Having been opposed to to our EEC/EU membership since the early Seventies when Mr. John Selwyn Gummer (as he then was – now Lord Deben) addressed our grain trade conference and told us that the Commonwealth countries wanted nothing more to do with us, I have picked up one or two things along the way. Our family firm bought milk powder from New Zealand and we knew that our friends there were not at all pleased to be losing one of their best customers.
From late 1971 the government consulted our trade association and gave very full, detailed information about what our firm would have to do when we joined the EEC on January 1 1973.
We are due to be out of the EU by the end of March 2019, so the government will have to start giving full, detailed information to all trades quite early in 2018, if businesses are to have any chance of being ready. Government departments such as Customs and Excise will have to be fully informed and equipped too. There appears to be very small chance of this because of the lackadaisical way the government has approached the negotiations, handing the initiative to M. Barnier. It always was unrealistic to expect to complete a wholly new style of comprehensive trade agreement within two years but they appear not even to be able to agree in cabinet what they actually want.
We already have three ministers involved – David Davis, Boris Johnson and Liam Fox plus the new unit which has been set up in the cabinet office, in part by transferring staff from David Davis’s department DExEU .
Robert Peston, who is reckoned to be a very well-informed reporter, wrote in a Facebook post that
“(Mrs May’s) fatal weakness is that she lacks the authority to settle this argument such that the EU would have a clear understanding of who actually represents the UK and what we want from Brexit.
In the words of a senior member of the cabinet, it is a scandal that there has never been a cabinet discussion about what kind of access we want to the EU’s market…., what kind of regulatory and supervisory regime should then be in place to ensure a level playing field for EU and UK businesses….”
As far as I know, no significant country trades with the EU on World Trade Organisation rules alone. They all have additional agreements on things like customs co-operation, approval of manufacturers and their quality standards etc. All our present arrangements simply cease to exist if we “just walk away”.
To give just one example – British farmers presently export 40% of their lamb to the EU. As an independent country outside the single market without an additional agreement that would be subject to a “sheep meat” tariff of £2,689 per tonne. The price to British farmers would collapse. But the lamb would not even get as far as customs until it had satisfied the “sanitary and phytosanitary” health controls which apply to all food products. The shippers would also have to appoint official importers on the other side – firms or individuals resident in the EU – to be responsible to the authorities for conformity to EU standards and, of course, the payment of inspection charges and tariff. This is not the EU “punishing” us but the simple effect of the rules, if there is no other agreement.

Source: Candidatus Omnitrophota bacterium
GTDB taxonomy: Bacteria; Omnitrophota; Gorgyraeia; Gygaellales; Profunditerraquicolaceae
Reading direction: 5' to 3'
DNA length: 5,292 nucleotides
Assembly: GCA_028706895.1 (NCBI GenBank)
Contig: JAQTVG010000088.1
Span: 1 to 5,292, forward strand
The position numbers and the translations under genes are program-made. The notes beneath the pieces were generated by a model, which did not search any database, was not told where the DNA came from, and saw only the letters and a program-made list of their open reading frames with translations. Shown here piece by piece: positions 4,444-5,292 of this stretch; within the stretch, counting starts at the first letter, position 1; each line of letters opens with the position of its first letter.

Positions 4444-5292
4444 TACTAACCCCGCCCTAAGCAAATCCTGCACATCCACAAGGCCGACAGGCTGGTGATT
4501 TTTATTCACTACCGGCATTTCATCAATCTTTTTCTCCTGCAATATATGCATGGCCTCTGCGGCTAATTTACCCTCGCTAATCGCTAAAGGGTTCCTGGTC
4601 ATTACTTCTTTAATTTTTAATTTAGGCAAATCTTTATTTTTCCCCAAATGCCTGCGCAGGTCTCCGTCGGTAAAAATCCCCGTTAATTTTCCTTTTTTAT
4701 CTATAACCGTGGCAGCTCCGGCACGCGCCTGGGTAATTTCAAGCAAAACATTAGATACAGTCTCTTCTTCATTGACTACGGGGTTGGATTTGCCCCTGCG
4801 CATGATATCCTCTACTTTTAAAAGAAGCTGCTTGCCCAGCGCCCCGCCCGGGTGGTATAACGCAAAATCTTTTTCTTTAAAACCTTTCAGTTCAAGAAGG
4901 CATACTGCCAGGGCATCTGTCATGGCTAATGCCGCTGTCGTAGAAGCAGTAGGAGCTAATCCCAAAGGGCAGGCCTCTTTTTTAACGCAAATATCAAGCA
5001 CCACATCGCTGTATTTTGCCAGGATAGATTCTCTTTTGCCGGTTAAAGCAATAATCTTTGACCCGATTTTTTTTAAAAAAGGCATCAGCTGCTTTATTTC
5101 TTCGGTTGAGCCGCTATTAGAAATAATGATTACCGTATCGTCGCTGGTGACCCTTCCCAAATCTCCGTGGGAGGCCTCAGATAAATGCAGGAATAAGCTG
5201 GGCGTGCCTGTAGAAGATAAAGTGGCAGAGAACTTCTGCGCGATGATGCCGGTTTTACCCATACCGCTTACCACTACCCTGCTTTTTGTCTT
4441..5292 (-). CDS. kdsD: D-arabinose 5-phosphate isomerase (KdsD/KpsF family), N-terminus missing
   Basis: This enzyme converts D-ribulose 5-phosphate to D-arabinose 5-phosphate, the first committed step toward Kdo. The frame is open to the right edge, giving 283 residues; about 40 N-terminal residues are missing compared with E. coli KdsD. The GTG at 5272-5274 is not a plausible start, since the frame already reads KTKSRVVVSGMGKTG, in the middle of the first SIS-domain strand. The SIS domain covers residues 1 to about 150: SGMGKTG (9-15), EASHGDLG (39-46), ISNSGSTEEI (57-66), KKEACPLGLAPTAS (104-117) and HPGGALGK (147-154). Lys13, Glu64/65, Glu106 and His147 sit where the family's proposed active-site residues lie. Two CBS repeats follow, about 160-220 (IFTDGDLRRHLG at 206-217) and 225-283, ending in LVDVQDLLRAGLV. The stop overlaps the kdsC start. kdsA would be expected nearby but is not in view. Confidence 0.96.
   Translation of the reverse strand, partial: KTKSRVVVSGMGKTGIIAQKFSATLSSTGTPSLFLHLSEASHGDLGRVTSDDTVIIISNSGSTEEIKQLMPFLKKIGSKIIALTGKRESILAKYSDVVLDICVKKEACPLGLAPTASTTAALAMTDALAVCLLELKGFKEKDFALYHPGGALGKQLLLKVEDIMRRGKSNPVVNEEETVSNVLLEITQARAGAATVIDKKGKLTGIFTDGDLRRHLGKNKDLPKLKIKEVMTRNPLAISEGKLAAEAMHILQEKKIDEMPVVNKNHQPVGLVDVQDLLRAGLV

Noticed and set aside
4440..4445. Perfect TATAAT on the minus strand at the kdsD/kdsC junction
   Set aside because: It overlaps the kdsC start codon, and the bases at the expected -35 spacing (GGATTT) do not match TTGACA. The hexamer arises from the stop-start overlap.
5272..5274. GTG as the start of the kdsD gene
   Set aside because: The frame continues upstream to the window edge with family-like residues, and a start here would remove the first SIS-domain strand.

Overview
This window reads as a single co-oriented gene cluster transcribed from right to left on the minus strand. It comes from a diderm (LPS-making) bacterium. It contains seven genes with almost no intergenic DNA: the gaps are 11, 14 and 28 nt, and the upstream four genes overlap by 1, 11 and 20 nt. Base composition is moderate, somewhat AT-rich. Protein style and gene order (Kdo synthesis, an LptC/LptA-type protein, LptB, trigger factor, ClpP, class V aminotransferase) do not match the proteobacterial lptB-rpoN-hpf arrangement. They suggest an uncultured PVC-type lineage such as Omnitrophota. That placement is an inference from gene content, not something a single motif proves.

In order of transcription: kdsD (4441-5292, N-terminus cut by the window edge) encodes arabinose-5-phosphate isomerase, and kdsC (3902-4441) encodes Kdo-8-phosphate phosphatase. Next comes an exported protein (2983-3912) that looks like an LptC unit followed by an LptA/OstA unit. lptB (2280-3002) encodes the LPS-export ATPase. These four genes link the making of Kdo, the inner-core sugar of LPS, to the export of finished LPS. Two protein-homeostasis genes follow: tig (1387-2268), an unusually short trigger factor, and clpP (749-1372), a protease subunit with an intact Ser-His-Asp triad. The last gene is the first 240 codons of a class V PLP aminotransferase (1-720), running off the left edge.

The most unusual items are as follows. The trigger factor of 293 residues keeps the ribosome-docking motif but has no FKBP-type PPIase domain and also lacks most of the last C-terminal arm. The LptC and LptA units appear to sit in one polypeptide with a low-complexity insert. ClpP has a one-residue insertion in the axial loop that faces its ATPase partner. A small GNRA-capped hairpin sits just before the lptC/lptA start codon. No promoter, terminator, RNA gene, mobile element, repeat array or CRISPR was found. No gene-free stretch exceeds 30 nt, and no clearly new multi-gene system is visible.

With regard to EEA/EFTA, you may recall that Mr. Cameron went on his “hug a husky” trip and gave out quite a bit of unfavourable information which was misleading and not entirely correct but still avidly accepted by many from UKIP to extreme Europhiles.
Very few have since taken the trouble to check it. We in CIB have been supporting our fishermen and insisting on the need to assert control over all our fisheries – including the 200 mile Exclusive Economic Zone. Norway and Iceland reserve all their territorial waters and EEZ for their own boats under article 112 of the EEA agreement. Our government is not guaranteeing that to our own fishermen. Iceland was able to impose capital restrictions during the financial crisis and Liechtenstein imposes strict limits on immigration – all under this arrangement.
Mrs. May is proposing a transition/implementation period which involves continued subjection to the European Court of Justice (ECJ). The EEA agreement is preferable, being subject to the EFTA court which can only rule on on “EEA-relevant” matters and has no formal powers of enforcement. If the arrangement does not suit us, we can be out of it by simply giving a year’s notice. Under the ECJ we would be subject not just to the 20% or so of EU legislation affecting trade but to the other 80% which enforces the political project, including things like the European Arrest Warrant.
Given the weakness of the government’s performance, I cannot see it negotiating anything better than the EEA agreement as a basis. As an interim, it has the advantage of being a known quantity and could be subject to agreed amendments (off the peg with alterations rather than “bespoke”). It is a least worst option. I have not heard of anything equally practicable and achievable in the limited time available.
Funnily enough, when we started discussing this possibility some years ago it was fiercely attacked by a man who said it would be enough simply to repeal the European Communities Act 1972. It turned out he was a keen Europhile! I wonder why he was so against it? Perhaps this article Europhiles for a sovereign Parliament may give us a clue.